In its defense, 'Kill 'Em All' never had much going for it in terms of talent in front of, or behind the lens, so judging it based on what it could have been seems like a moot point. Raimund Huber hasn't shown much in the way of filmmaking prowess or aesthetic value in any of his other features, and it's unlikely that he ever will. So, it's not so much that this could have been an enjoyable flick with someone else at the helm; it's more a question of what would the outcome have been if all the time, energy and money had been directed at making the world a better place? The answer: No one would have had to endure the agony of watching this film in the first place.
The Blu-ray: Vital Disc Stats
'Kill 'Em All' comes as a single 25GB Blu-ray disc packaged in the standard case. The insert here makes sure to play up the ninja factor, leaving the consumer with little to wonder about the nature of this film. In addition to playing up Gordon Liu's appearance, there is the tacky, and confusing tag-line beneath the title that reads: "I'm Going to Hell When I Die." The disc itself contains a handful of trailers for other releases from Well Go Entertainment.
Unsurprisingly, despite being shot in HD, and featuring a 1080p AVC-encoded transfer, 'Kill 'Em All' still manages to look mediocre. There are some instances where fine detail is unexpectedly sharp (like when beads of sweat collect on the actors' faces) but for the most part, the image quality here is unremarkable. The picture is flat, dull and oftentimes colorless – which may have been the intention, given the drab confines of the "Killing Chamber," but it does little to explain the way skin tones, clothing and interior lighting come across looking unnatural and blotchy.
Though the image is free of most artifacts and other distracting elements that can mar quality, the transfer comes up short by offering a picture that is inexplicably grainy at times. While this may have been a stylistic choice, certain evidence suggests that such a move would not be likely. At any rate, the result is a mottled background with inconsistent coloring, low detail most of the time and a tendency toward banding in many instances. Shadow delineation is also poor here, but mostly it is the way darker images appear murky and tend to swallow up the actors' faces and movements, as well as any traces of fine detail.
Contrast levels are also low in many instances, which helps to maintain the murkiness of the picture. As mentioned above, there are times when the image appears to have been handled properly, and while the general composition leaves much to be desired, the quality of the image manages to look better than average. While that would normally be something worth praising in this section, with 'Kill 'Em All,' it manages to further prove how uneven the whole presentation is.
Punches, explosions and gunfire are all presented in a rather weak, anemic fashion that's about par for the course on this already stunningly feeble effort. Despite the DTS-HD Master Audio 5.1 track, 'Kill 'Em All' lacks the kind of high octane audio presentation one would expect from a beat 'em up picture like this.There's nothing necessarily wrong with the mix; dialogue is generally distinct and easy to understand, and there is no question of whether or not a punch or kick landed; it's just that none of them land with any sort of bravado. The sound is as perfunctory as the rest of the film: A punch is thrown; a punch lands and makes the kind of punch-like sound a child would produce when mimicking action movies or cartoons. Otherwise, sound effects are easy to hear, and generally placed correctly in terms of imaging and directionality, but there's simply no life coming from the speakers. LFE effects are present, but even then they tend to be as lackluster as everything else.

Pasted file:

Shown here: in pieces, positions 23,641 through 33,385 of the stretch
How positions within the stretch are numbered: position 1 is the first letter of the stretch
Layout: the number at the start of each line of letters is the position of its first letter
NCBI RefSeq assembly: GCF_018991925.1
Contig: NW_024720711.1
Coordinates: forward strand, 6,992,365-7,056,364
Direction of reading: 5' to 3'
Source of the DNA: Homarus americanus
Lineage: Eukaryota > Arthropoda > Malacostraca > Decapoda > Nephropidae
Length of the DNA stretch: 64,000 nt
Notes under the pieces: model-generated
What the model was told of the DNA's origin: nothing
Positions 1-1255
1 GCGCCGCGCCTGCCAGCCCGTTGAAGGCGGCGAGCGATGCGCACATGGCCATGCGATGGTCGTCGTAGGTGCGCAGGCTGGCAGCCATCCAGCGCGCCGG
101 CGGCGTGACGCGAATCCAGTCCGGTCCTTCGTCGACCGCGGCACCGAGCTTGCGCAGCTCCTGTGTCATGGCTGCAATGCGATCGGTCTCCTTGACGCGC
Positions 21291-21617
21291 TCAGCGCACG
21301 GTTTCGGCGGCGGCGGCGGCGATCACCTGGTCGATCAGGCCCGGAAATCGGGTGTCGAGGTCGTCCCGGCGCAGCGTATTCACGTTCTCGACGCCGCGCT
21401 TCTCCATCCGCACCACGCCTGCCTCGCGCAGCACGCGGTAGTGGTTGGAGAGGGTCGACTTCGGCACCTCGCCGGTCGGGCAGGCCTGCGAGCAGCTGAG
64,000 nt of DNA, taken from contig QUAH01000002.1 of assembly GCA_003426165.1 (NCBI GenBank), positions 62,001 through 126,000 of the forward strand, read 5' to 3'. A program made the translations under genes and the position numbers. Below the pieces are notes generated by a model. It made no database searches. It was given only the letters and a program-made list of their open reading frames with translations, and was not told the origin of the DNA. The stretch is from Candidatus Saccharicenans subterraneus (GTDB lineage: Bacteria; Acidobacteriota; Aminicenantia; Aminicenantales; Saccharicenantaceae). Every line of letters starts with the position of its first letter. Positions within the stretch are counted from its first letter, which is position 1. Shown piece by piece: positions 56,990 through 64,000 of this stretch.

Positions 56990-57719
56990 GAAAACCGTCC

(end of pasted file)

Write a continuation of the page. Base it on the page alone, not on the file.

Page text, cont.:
On the plus side, however, surround channels are given a decent workout in many instances, and the mix works to create the feeling the room is filling up with Snakehead's "freaks." The effect is a brief 360 degree barrage of footsteps, growls and the clanging of various weapons, as Tim Man is forced to deal with kicking the same extra over and over again. Like the picture quality, this is a single standout moment that demonstrates just how uneven this Blu-ray is.
There is a noticeable dearth of special features on 'Kill 'Em All.' Chances are, no one is looking to delve into the deeper meaning of why Black Scorpion is so cranky all the time, or to better understand the inner workings and feasibility of the "Killing Chamber." But most likely, the disc lacks special features because getting those concerned to acknowledge their participation in the film would exclusively involve a series of images featuring heads being hung in shame.
If you've ever wondered what it would be like to see roughly $3 million dollars get flushed down the toilet, then 'Kill 'Em All' will hold some appeal for you. While films like this can often times offer some compelling action, or fight choreography as a reason to watch, none of those elements are present here. Poorly envisioned and even more unsuccessfully executed, this uninspired, low budget martial arts romp is devoid of nearly everything a film should have, and yet somehow, it still feels like an exercise in excess. Huber has doubled down on the insipid exploits in order to compensate for his movie's deficiency in story and characterization, and the end result has proven such a move to be a gamble not worth taking. In the end, the disc's paltry offering of mediocre picture and sound quality and the complete lack of special features means skipping this entry is a definite no brainer.